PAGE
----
You take a holiday, but your cybersecurity doesn’t: 5 tips to protect yourself this summer

José Vicente Catalán    1 August, 2022
Photo: Bruno Gomiero / Unsplash

Holidays are a necessity, that’s for sure. Everyone needs to relax, to spend quality time with family and friends, to disconnect. But, ironically, in order to disconnect, we end up connecting (our mobile, our laptop) to whatever network we have at hand.

And here comes the danger, because we could be opening the door (to our data, our identity, our bank account or, given the expansion of smart homes, the door to our home) to all those criminals who use cyberspace to find victims.

But that is not the only danger: holidays take us out of the (a priori) safe space of the office and home and, either out of necessity or due to the relaxation of our habits at this time of year, we lower our guard against threats.

That’s why we’ve compiled a series of tips to help you go on holiday, but not your cybersecurity.

1. Caution when posting on social media

Let’s start with the basics: information is power, right? Well, if you give away your personal information, you are giving away power over you to strangers. What could happen if you post on your social networks that you are going on holiday with dates and destination?

It could be that someone interested in stealing your data designed a super-convincing phishing scam posing as your hotel or your airline.

Or it could be that a thief with a bit of patience and basic internet skills could find out where you live: it’s not that hard either, who, when looking for a job, hasn’t uploaded their CV with all their personal details including postal address? If they know where your house is and that you are sunbathing on the beach, it will be much easier for them to find you.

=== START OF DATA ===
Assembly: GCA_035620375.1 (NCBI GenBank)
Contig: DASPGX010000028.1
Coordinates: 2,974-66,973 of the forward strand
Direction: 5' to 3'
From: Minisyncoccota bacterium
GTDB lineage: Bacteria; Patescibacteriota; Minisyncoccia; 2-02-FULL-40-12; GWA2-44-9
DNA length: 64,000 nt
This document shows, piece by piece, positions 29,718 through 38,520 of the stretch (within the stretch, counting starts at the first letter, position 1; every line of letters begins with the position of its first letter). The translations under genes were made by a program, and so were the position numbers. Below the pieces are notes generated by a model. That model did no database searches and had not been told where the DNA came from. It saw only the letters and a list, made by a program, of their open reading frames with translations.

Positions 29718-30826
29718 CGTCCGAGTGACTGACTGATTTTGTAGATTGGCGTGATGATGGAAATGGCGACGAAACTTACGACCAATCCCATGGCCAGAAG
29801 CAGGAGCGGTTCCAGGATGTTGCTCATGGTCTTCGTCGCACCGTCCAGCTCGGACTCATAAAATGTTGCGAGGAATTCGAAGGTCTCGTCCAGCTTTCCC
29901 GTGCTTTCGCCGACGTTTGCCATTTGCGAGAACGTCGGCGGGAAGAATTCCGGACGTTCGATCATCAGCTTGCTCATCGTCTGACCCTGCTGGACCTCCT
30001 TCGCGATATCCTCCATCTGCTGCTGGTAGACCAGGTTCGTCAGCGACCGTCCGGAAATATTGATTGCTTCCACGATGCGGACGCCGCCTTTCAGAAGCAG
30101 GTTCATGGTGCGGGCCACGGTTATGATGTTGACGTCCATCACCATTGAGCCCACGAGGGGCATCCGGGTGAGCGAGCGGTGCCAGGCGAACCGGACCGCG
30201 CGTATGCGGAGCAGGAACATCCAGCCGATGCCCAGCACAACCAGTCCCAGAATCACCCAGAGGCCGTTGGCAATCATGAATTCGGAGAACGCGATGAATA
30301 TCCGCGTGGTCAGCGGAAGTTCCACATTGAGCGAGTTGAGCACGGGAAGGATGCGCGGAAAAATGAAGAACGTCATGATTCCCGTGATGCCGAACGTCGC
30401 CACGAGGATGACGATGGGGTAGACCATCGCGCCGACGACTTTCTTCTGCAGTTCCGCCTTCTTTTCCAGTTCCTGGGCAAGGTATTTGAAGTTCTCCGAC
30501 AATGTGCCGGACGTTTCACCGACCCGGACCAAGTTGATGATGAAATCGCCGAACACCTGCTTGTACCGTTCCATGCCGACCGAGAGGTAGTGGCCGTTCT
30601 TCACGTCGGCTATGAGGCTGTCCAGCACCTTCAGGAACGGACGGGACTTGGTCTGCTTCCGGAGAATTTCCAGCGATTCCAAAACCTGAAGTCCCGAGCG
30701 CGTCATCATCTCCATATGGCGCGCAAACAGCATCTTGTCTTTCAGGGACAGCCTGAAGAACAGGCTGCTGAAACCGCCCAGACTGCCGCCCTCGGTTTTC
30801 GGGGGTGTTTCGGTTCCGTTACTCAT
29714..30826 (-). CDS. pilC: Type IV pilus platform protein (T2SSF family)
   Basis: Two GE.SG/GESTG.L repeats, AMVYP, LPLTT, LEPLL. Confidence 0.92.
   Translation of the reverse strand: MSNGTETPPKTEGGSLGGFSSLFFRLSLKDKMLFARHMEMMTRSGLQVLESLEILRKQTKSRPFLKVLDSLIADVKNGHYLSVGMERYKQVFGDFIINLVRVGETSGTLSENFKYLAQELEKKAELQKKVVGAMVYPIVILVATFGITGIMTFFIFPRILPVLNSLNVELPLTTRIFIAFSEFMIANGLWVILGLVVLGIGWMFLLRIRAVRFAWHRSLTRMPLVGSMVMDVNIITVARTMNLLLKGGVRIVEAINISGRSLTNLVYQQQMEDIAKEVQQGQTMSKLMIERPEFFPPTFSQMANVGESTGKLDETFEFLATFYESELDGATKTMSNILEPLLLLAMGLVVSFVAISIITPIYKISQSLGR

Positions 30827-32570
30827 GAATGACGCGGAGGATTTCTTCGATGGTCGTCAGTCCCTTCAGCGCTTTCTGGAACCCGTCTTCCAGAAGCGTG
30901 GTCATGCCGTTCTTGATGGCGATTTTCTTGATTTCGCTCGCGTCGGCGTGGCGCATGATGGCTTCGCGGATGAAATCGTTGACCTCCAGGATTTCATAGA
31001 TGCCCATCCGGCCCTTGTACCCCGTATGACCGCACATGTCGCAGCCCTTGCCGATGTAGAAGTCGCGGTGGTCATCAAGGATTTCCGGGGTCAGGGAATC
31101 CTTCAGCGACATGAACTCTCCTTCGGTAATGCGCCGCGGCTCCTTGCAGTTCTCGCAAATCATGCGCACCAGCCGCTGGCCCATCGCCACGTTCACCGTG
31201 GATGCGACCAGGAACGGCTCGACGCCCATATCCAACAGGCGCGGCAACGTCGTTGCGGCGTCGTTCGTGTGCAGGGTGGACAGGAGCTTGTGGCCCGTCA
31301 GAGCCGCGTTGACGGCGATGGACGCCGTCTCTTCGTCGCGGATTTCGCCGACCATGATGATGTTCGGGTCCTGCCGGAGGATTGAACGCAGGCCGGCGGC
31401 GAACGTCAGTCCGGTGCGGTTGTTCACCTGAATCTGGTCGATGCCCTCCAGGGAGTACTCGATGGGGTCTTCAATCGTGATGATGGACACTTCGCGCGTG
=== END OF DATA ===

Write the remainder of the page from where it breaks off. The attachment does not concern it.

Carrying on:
2. Beware of the “out of office” message: this is how to set it up

However, not all the risks are in social networks: what about corporate email and automatic “out of office” replies? A priori it seems good practice to enable the automatic response so that the client who has written to you knows that you are not going to attend to them because you are on holiday, but these automatic responses do not discriminate and will send sensitive information about your company to anyone, including possible attackers who will use the information to try to gain access to corporate systems.

As the DirectDefense website explains: “Email phishing is a very common attack vector that relies heavily on a person in a company clicking on an incorrect link or unwittingly providing personal information to a malicious entity. To gain access to the network through phishing, attackers can also take advantage of employees who are not even using their email”.

Here’s a typical “out-of-office” email: 

I am currently unable to attend to you due to my holiday period from 1 to 15 July, inclusive.

Please contact my supervisor Mr. So-and-so xxxx@miempresa.es in case you need urgent attention.

Juan López,
915555555, Digital Operations
mycompany.com

The recipient of this information (who could be the sender of a spam campaign) will receive the employee’s full name, position within the organisation, address and telephone number, the name and email address of their supervisor (and will be able to deduce the pattern of corporate email creation) and the time window in which the employee could be impersonated.

Therefore, if you are not going to reply to emails and you want to have the courtesy to inform anyone who may write to you of this, it is advisable not to include contact information or personal details (including removing the usual signature) of yourself or colleagues.

So, a suggestion for a safe automatic reply email would be:

Thank you for getting in touch. I am not available at the moment. I will get back to you as soon as possible.

Another cybersecurity risk vector related to email and holidays is the potential for phishing. It is a time when we receive many emails from companies to confirm a hotel room reservation, a rental car payment or a plane ticket purchase.